In the fifth Nunavut legislative assembly’s 2018 Turaaqtavut mandate, then-premier Joe Savikataaq stated Nunavut was “at the cusp of great progress.”

The goals of the last assembly included working toward self-reliance of communities and their people, developing infrastructure and economy that support a positive future and providing education and training that prepare Nunavummiut of all ages for positive contributions to society.

Elder care was featured heavily in Turaaqtavut and remains top-of-mind for many MLAs coming into this sitting. Being able to bring Elders home to the territory and better yet ensuring the opportunity to age safely in their home communities surrounded with loved ones will continue to be vital work until it is complete.

Former cabinet minister Manitok Thompson was part of a group that launched a petition for Elder care homes in each community and refurbishment of the existing ones.

Thompson hopes the new MLAs will address the issue “outside the box of the usual big government bureaucracy,” because “If they go through the regular government process, we’re not going to see Elder homes for the next 10 years.”

Much of the work that might have been done in the last year and a half was slowed greatly by the needed shift in focus to deal with the onset of the Covid-19 pandemic. While we will likely see disruptions to our daily lives for some time yet we have proven that it is just another thing that Nunavummiut can cope with and beat.

The virus also showed us how quickly governments can work together when needed, which gives us some hope for continued collaboration between levels of government and departments. It will be needed to advance the difficult portfolios that have seen little improvement in the everyday lives of citizens.

Premier P.J. Akeeagok acknowledged during his introductory speech that much has been accomplished over the past two decades, such as the creation of Nunavut Arctic College, which is producing professional Nunavummiut. Yet he said many systemic challenges remain, like a lack of housing and overcrowded homes. He said tangible solutions are needed for issues such as addictions, trauma and mental health; providing Elder care at home; and accessible and affordable childcare.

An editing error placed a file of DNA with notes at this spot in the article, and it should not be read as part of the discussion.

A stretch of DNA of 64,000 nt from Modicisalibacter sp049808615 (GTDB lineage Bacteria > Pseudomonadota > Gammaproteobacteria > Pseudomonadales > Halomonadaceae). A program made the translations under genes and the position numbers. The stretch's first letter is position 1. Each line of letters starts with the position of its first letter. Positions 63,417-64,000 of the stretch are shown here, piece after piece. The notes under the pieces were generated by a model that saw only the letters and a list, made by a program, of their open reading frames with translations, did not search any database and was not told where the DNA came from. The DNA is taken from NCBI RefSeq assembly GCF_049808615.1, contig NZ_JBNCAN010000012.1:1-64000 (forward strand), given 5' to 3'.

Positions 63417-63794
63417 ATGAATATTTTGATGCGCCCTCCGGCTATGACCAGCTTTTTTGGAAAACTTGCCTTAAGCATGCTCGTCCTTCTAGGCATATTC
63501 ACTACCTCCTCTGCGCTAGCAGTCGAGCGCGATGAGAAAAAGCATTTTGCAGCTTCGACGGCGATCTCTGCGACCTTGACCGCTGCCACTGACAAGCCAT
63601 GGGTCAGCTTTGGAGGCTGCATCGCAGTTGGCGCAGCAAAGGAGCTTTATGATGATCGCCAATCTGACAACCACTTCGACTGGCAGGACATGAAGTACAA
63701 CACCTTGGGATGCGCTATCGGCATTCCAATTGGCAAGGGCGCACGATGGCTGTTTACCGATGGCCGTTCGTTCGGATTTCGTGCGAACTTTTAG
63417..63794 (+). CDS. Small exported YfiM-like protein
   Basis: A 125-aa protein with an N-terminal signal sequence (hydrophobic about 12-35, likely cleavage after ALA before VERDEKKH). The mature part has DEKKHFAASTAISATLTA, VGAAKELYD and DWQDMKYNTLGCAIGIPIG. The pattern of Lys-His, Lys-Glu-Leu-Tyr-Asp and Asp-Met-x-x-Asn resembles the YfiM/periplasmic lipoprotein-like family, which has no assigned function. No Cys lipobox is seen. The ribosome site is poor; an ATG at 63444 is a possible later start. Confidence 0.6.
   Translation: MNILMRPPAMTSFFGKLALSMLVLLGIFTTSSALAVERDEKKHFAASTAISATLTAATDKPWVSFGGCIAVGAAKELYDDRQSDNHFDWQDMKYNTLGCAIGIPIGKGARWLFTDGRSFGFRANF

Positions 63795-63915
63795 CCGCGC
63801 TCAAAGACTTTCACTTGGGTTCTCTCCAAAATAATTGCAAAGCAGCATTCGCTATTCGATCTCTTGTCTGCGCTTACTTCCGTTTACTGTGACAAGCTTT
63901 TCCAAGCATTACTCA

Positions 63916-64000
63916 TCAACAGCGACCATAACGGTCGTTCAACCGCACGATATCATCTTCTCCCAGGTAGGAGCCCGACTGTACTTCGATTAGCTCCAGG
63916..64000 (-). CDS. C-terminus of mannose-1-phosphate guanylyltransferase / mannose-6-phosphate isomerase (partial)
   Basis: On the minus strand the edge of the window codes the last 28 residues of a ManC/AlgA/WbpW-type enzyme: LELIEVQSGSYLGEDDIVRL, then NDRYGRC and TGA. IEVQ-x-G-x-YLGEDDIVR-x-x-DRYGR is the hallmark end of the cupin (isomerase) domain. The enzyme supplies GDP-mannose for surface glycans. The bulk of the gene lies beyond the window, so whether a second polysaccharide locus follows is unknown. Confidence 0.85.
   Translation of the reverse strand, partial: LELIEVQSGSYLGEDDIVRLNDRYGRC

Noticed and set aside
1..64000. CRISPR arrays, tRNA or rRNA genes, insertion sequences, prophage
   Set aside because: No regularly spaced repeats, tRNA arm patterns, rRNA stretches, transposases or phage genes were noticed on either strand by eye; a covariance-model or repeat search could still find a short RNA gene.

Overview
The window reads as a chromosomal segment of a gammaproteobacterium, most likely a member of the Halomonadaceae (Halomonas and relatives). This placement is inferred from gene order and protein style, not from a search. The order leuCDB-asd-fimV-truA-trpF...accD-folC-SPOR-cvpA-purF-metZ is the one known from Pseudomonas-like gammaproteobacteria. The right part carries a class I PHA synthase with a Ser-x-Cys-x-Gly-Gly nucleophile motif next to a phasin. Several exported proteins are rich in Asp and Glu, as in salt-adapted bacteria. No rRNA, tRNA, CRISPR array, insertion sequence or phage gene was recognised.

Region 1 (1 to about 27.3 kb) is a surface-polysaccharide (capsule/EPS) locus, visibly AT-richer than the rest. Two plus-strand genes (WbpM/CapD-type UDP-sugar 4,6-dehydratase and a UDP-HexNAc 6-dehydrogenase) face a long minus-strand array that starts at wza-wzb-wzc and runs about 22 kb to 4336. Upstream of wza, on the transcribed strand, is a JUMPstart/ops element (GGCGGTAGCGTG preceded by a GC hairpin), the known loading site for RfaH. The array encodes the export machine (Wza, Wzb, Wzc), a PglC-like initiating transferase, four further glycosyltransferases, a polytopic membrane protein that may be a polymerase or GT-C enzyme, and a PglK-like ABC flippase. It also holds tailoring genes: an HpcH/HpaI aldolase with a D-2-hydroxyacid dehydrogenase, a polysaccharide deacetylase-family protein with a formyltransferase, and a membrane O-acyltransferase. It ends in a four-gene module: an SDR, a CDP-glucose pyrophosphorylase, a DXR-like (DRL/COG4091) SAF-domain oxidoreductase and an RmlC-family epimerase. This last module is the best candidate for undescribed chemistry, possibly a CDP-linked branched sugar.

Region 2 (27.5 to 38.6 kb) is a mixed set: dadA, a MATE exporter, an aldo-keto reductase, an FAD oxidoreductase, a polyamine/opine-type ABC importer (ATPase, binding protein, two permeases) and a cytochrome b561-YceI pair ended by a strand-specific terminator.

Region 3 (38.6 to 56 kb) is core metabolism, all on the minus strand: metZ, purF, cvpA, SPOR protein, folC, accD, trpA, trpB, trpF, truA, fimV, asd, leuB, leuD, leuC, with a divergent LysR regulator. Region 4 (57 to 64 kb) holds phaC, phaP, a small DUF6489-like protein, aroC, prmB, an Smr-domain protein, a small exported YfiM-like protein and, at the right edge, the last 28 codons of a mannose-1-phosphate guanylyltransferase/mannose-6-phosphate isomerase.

Most of these items were already goals of the previous assembly and many of the expanded goals in the document have seen some progress, though completion looms long for most.

Our newly elected MLAs will now have the task of creating this assembly’s mandate before the first sitting in February 2022. They have progress to build off of – there are houses scheduled to be built, an addictions treatment centre coming, and the new Aaqqigiarvik correctional facility shows great promise in integrating Inuit Qaujimajatuqangit in dealing with trauma and justice – but there is still a great deal that remains to be done.

Following his appointment, Akeeagok said, “Nunavut is ready for new leadership,” adding that the territory “is at a crossroads.”

While this premier may have less experience in government than some of his colleagues, he has plenty of knowledge in governance from his years with the Qikiqtani Inuit Association.

Perhaps, with the pandemic receding to a part of everyday life and less a full-blown emergency, we can move beyond the cusp of progress.

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